These days, every hour seems to give us some new fact shared on any number of the screens we watch. Each morning, a new daunting update. But here is a figure that might surprise you, eighty-percent of how we communicate is non-verbal (you can fact check that by the way). It’s a pretty jarring number in the context of humanity when you start to realize how close we actually are to each other, maybe not in the physical sense, but in how simple the connection between humans could be. We say more with our bodies than we do our lips.

Being thrusted into any situation where the spoken language doesn’t remotely resemble your mother tongue, you can feel any which way about it - excited, scared, overwhelmed… but for years traveling to Italy, absorbing the culture, sewing ourselves into the fabric of the land and its people, we picked up a few things, and not just the obvious ones. Sure, spoken words are beautiful, Italian in its very own right is part of the romantics next to Spanish and French, but above all, Italian, is more than a language, it’s a physical embodiment of culture. Those hand movements are synonymous with emotion, you needn’t be a linguist to understand. A good friend of ours told us a story that painted the picture perfectly, which we loosely transcribed here, with some obvious redactions.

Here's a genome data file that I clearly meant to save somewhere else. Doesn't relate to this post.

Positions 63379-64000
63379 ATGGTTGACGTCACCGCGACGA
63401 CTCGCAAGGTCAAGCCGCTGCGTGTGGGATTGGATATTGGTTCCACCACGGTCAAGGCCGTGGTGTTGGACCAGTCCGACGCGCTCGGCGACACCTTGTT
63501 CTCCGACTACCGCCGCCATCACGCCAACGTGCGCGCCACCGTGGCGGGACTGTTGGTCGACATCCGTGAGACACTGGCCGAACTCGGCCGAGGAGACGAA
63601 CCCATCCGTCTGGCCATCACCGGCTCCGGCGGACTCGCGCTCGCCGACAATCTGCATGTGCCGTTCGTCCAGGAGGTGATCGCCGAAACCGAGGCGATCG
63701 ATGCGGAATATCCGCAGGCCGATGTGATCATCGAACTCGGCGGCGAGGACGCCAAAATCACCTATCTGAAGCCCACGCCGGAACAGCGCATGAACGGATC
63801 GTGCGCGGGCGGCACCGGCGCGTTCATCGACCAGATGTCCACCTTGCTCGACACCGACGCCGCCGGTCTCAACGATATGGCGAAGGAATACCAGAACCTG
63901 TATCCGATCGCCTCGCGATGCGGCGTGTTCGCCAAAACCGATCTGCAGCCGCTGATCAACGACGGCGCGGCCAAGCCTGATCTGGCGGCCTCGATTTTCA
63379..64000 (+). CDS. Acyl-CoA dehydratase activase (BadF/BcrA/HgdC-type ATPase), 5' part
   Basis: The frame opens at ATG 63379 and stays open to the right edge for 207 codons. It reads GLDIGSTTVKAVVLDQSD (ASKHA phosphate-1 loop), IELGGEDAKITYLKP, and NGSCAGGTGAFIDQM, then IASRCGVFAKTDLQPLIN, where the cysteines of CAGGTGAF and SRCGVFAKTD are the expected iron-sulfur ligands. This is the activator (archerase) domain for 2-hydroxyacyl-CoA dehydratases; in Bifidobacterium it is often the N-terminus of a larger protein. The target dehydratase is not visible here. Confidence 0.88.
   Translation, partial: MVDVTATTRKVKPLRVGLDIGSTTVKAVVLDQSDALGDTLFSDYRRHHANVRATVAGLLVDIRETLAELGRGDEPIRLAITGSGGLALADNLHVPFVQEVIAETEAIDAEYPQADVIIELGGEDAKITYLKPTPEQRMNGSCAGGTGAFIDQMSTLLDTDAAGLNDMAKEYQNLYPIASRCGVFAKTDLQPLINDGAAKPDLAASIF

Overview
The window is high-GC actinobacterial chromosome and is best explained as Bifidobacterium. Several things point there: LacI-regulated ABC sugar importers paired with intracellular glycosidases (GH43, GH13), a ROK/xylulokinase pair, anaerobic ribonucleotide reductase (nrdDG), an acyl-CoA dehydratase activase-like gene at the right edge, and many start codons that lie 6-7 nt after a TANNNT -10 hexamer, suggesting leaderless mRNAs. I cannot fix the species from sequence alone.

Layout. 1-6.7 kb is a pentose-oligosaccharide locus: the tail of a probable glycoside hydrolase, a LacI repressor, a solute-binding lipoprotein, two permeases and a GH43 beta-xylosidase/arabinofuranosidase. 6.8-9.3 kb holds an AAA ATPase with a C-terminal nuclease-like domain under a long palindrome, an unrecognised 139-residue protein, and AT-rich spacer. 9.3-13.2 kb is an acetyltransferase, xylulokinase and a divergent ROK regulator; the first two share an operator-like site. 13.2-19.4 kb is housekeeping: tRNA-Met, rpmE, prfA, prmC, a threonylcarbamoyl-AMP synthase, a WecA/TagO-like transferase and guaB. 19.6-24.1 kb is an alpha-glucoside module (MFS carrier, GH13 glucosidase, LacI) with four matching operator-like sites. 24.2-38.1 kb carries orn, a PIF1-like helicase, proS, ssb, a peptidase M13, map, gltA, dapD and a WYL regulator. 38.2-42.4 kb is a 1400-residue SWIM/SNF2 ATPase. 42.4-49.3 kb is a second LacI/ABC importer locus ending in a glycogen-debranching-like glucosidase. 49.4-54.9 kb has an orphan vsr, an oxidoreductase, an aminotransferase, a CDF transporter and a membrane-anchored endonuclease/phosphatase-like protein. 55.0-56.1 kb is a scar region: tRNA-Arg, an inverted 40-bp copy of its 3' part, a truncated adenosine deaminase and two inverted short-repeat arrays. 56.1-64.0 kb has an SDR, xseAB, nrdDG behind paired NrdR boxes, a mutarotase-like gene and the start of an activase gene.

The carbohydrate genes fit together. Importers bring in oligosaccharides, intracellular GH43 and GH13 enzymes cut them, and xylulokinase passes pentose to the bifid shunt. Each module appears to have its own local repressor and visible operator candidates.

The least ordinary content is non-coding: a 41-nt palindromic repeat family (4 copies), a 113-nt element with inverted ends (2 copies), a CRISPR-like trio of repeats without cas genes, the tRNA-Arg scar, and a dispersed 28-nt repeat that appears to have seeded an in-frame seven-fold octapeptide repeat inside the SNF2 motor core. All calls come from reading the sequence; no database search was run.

“After arriving in Italy for our wedding, we were testing out caterers. The first was in a pristine restaurant, with all the right touches. The food was thoughtfully prepared and meticulously presented. So we thought right away, how could you top this? The next day, we met with a rustic looking woman, who, by all accounts, presented herself as our driver (we’ll get to that in a moment). With only a few words and strained smiles, she drove us to a remote part of the southern tip of Tuscany. At this point, we weren’t expecting much. As we approached this small house, tucked away inside was an older woman cooking and preparing lunch, the fragrances were swirling around us. As we were gestured to sit, our “driver” animated with a few words in between that this was her mother, and she was the head of the kitchen. We should mention, we clearly don’t look like we belong here, and obviously had no idea what we were in store for. But then, dish after dish, with every bite, we began to understand that this wasn’t just a meal in a faraway place, prepared by a stranger… it was familiar, it was human. We sat there, with only one worded sentences leaving our mouths. And yet, we began to become family, pulling out her phone, pointing to baby photos of who we learned was our “driver’s” daughter and our cook’s grandchild. We stayed for hours, and they ended up catering our wedding… Until this day I still don’t know what I ate, but I’ll never forget the feeling I had in that kitchen…”

The idea that we can ultimately connect with anyone through the universality of emotion and gestures alone, is astonishing. The world starts to feel a little bit smaller if you think about it that way. The divisiveness we’ve become accustomed to sort of, well, dissipates. And that is worth sharing, that’s worth the screen time, it’s worth one hundred percent of your attention.